The Yule Cat’s Completed Metamorphosis
Having overcome centuries of striking fear into the hearts and minds of children, the Yule Cat eventually succeeded at overhauling his image. In modern Iceland, the Yule Cat tradition is viewed through a notably positive lens. He’s a beloved centerpiece in Reykjavik, where the city hosts special events in his and his ogre family’s honor. At worst, he’s sold out by agreeing to be the spokes-feline in clothing ads at Christmastime. But his image is evoked more frequently to promote giving to the poor and homeless through clothing drives.
As real-world evidence of the transformation, consider a December 2020 blog post in which an Icelander explains the tradition to fellow Icelanders. The writer’s observations encapsulate the consensus discoverable online even 10 pages deep into Icelandic (“.is” domain) search results on Google. For example:
While the Jólakötturinn story may seem harsh it is in line with other Christmas traditions that exist throughout Europe, such as the tale of Krampus who would steal naughty children away, and the United States, wherein Santa Clause would gift coal to naughty children. Ultimately, these tales reinforce the cultural ideals that dominate the Christmas season: good will and charity, as well as those more cultural specific, such as work ethic among Scandinavian groups. … All in all, the purpose of this myth was actually to encourage obedience among children and a distribution of wealth within communities.
Comments on that post hit the point home even more clearly. The readers quoted below (who remained anonymous when commenting) had been raised to understand the importance of new clothes at Christmastime, but had little to no knowledge of why that was.
“When I was younger I feel like I received pajamas and socks every year. I don’t necessarily think my parents had any background knowledge on this but I do find it very interesting. I was never too happy opening up those gifts but I think I might carry this on to my future children to encourage obedience and gratefulness”
“I had never heard of the Yule Cat. It makes sense now why we receive clothes before or on Christmas, so that we do not get eaten.”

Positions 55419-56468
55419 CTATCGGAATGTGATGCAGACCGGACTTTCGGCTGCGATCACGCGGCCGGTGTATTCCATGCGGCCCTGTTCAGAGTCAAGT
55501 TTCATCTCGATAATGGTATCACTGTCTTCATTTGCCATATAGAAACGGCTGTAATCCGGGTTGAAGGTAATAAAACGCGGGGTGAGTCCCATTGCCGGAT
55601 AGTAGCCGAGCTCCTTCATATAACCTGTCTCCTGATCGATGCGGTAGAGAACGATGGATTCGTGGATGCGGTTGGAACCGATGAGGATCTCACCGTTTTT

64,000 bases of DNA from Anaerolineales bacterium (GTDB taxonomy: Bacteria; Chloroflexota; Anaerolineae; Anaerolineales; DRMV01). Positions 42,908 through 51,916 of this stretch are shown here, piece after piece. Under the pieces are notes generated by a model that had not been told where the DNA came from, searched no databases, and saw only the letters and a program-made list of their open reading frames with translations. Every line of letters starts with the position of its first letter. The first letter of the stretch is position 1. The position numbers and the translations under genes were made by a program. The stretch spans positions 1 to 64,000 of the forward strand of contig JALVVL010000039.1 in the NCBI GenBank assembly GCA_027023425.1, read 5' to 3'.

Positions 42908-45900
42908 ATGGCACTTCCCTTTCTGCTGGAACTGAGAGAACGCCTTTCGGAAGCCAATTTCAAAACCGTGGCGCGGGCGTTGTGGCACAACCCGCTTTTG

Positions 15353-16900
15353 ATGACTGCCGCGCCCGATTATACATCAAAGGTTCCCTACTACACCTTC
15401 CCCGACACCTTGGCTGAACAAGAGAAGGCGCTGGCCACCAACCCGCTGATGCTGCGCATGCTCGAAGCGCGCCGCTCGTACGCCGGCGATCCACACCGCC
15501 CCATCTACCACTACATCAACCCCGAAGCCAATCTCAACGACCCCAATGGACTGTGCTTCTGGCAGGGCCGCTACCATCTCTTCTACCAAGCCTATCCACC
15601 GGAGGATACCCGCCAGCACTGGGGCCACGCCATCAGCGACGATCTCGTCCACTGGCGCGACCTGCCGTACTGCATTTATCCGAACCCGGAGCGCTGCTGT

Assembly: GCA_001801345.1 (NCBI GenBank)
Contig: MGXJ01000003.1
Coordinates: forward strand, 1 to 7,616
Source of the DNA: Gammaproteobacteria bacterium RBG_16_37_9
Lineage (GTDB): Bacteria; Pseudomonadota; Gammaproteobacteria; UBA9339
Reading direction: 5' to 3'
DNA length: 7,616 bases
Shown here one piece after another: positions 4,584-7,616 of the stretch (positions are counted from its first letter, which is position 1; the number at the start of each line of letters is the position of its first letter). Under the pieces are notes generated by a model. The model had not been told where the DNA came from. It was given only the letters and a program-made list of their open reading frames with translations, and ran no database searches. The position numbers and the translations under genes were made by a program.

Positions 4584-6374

Plenty of other sources, from Icelandic newspapers (e.g., “Reykjavik Grapevine”) to cultural institutions (e.g., the National Museum of Iceland), call attention to the fact that few readers know the origin story of the clothes tradition they happily perpetuate. Today, the once-bloodthirsty Yule Cat now gently appeals to adults and children alike to embrace the holiday spirit of giving. The message now isn’t one of retribution, but rather one suggesting that everyone in the community deserves to be taken care of throughout winter with something so basic as protection against the elements. In other words, what was once tangential to the Yule Cat lore is now central to it.
Another wonderful example comes from a University of Southern California Digital Folklore Archives interview with a 23-year-old Icelander who was asked to explain the Yule Cat story:
I think this tradition is meant to make people also generous, because sometimes on the last day of school before winter break the teacher will give the children chores to do in the classroom, like tidying up the presses and cleaning the tables, and then the teacher hands out socks usually to the children, and you can give them to someone who did a really good job. In the end, everyone ends up with a pair of socks. It’s good for people who don’t have as much money, to keep the tradition alive without the parents having to spend a lot of money. I also think it’s nice thing to do with your friends, and makes everyone work a bit harder. … It speaks to the heavy emphasis on generosity and community within the culture.
One final example is the 1987 song by Björk about the Yule Cat, embedded below with English translations of the Icelandic lyrics. Bjork’s song borrows from Johannes’ 1932 poem, but embellishes on its philanthropic side with additional lyrics composed by Ingibjörg Þorbergs. There are other songs as well, and there’s even a short directed by Justine East that Danny Elfman scored, “Yule Cat: Jólakötturinn” (2017). All of these attest to the altruistic nature in Icelandic culture – one that’s amplified each year at Christmastime.
“Jólakötturinn” (1987) performed by Björk
Kathleen Hearons is an editor, writer, voice over actor and avid cinephile. She lives and works in the greater Los Angeles area.